Civil libertarians often talk about a phenomenon known as the “ratcheting effect”. This is the idea that when it comes to the erosion of our liberties, the trajectory tends to head in one direction; in favour of state power at the expense of our rights and freedoms.
It is the reason why we draw red lines that should not be crossed. If you breach the principle of non-interference in people’s rights with a relatively minor incursion, what is to stop that minor incursion from escalating to something more significant in the future?
Yet with the Online Safety Bill, a censor’s charter, which has been so long in the making, the ratcheting effect is happening in real time. Last week, SNP and Labour politicians on the Committee currently scrutinising the Bill laid an amendment to include “health-related misinformation and disinformation’ as a recognised form of lawful but ‘harmful’” speech. This threatens to open a Pandora’s box of censorship.
The terms ‘misinformation’ and ‘disinformation’ have grown to become part of the political lexicon in recent years. The concepts of being incorrect or misleading have been left behind for alternative terms, with loaded connotations. Yet they are malleable terms, often deployed in ways to discredit or silence another individual’s argument in the course of public debate.
Stoked by these fears, we have seen Big Tech increasingly taking on the role of online speech police in recent years. During the coronavirus era, this reached new extremes. At the beginning of the pandemic, Facebook took the step of removing content which promoted face masks as a tool to combat the spread of Covid-19.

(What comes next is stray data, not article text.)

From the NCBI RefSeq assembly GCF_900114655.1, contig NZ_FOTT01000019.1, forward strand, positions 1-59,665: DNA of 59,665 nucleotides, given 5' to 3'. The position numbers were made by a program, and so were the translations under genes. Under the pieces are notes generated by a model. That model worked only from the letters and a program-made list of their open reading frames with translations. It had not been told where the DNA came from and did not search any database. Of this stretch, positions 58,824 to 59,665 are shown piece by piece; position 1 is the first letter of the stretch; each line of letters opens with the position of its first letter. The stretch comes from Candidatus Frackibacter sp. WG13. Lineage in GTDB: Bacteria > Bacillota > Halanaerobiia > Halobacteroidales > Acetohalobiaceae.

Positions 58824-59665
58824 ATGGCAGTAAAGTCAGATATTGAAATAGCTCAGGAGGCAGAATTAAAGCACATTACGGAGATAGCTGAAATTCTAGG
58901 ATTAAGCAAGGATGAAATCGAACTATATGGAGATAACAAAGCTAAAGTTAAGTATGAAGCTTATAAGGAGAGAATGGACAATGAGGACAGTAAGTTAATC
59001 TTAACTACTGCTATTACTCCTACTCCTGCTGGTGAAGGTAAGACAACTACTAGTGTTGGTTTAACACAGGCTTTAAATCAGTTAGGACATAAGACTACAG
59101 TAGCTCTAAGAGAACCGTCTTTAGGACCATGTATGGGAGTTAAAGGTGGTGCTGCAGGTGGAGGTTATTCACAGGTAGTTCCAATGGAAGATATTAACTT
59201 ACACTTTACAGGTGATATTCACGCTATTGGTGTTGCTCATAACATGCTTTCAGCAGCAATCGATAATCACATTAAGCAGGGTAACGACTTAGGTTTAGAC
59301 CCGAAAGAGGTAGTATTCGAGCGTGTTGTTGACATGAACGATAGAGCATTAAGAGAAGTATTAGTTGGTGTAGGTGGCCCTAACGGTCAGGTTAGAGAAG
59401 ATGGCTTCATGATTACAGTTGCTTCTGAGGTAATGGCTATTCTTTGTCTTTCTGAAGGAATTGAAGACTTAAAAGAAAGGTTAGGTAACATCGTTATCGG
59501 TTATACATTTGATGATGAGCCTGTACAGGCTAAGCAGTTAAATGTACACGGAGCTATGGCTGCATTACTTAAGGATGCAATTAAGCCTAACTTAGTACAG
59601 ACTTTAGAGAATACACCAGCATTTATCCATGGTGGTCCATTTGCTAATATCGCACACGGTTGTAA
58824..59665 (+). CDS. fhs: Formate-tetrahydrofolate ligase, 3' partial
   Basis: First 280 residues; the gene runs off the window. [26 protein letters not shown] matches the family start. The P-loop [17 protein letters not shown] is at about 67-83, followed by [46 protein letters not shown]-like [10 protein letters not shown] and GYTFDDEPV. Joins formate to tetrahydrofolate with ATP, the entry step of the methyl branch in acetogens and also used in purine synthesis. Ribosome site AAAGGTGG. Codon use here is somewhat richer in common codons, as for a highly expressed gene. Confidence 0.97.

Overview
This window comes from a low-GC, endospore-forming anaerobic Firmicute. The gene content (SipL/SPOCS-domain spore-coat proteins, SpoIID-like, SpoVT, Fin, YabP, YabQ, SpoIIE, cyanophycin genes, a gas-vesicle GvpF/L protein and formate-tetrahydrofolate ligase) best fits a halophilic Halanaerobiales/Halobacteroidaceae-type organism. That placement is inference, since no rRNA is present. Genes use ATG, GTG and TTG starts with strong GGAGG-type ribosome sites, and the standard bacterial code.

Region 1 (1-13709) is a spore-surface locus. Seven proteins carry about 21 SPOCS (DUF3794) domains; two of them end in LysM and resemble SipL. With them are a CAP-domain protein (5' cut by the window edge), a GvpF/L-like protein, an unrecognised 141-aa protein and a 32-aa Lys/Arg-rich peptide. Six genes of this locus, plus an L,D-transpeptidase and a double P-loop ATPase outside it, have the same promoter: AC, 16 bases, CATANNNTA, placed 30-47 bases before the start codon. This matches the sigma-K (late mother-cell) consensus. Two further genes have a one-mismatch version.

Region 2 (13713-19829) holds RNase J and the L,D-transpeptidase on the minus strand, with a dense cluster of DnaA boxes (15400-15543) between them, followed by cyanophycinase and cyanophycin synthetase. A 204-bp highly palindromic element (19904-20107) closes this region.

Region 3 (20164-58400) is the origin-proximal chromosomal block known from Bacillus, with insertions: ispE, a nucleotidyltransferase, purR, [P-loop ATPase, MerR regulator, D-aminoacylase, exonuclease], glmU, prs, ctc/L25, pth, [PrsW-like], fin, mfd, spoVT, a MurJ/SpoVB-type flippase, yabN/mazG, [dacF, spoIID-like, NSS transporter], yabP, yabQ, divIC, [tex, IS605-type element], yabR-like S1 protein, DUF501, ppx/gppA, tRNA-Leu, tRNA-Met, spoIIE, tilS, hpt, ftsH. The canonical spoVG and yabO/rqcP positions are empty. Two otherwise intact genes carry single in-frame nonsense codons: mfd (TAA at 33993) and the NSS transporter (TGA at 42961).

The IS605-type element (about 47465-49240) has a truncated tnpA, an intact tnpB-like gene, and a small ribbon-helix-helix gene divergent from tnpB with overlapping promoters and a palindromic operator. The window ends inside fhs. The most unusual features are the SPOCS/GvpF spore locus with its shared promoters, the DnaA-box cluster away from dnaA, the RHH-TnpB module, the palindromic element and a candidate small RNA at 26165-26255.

Yet within a short space of time, the medical consensus on masks changed. But rather than acknowledge that it was wrong, Facebook flipped its position and censored in the other direction. A high-profile example saw Facebook label, discredit and suppress an article in The Spectator, written by the Oxford academic Carl Heneghan, disputing the efficacy of masks. What grounds or competency Silicon Valley’s fact-checkers had to overrule reasoned arguments by a Professor of Evidence-Based Medicine remains to be seen.
This approach is a direct threat to the epistemic process, so central to the free and open development of knowledge and ideas in liberal democracies. The fact that not even academics can escape this kind of truth arbitration speaks volumes.
Proponents of the Online Safety Bill perform mental gymnastics in trying to defend the legislation by arguing that hard and soft censorship is already happening online. They fail to provide how an approach which sees the state support these systems and even designate some categories of free speech as ‘harmful’, will do anything but compound this issue.
All of this highlights a problem that the Government are yet to acknowledge; this Bill could end up strangling our rights and freedoms online. The misinformation amendment is unlikely to carry much traction for now, but it is a sign of things to come. We should all be concerned.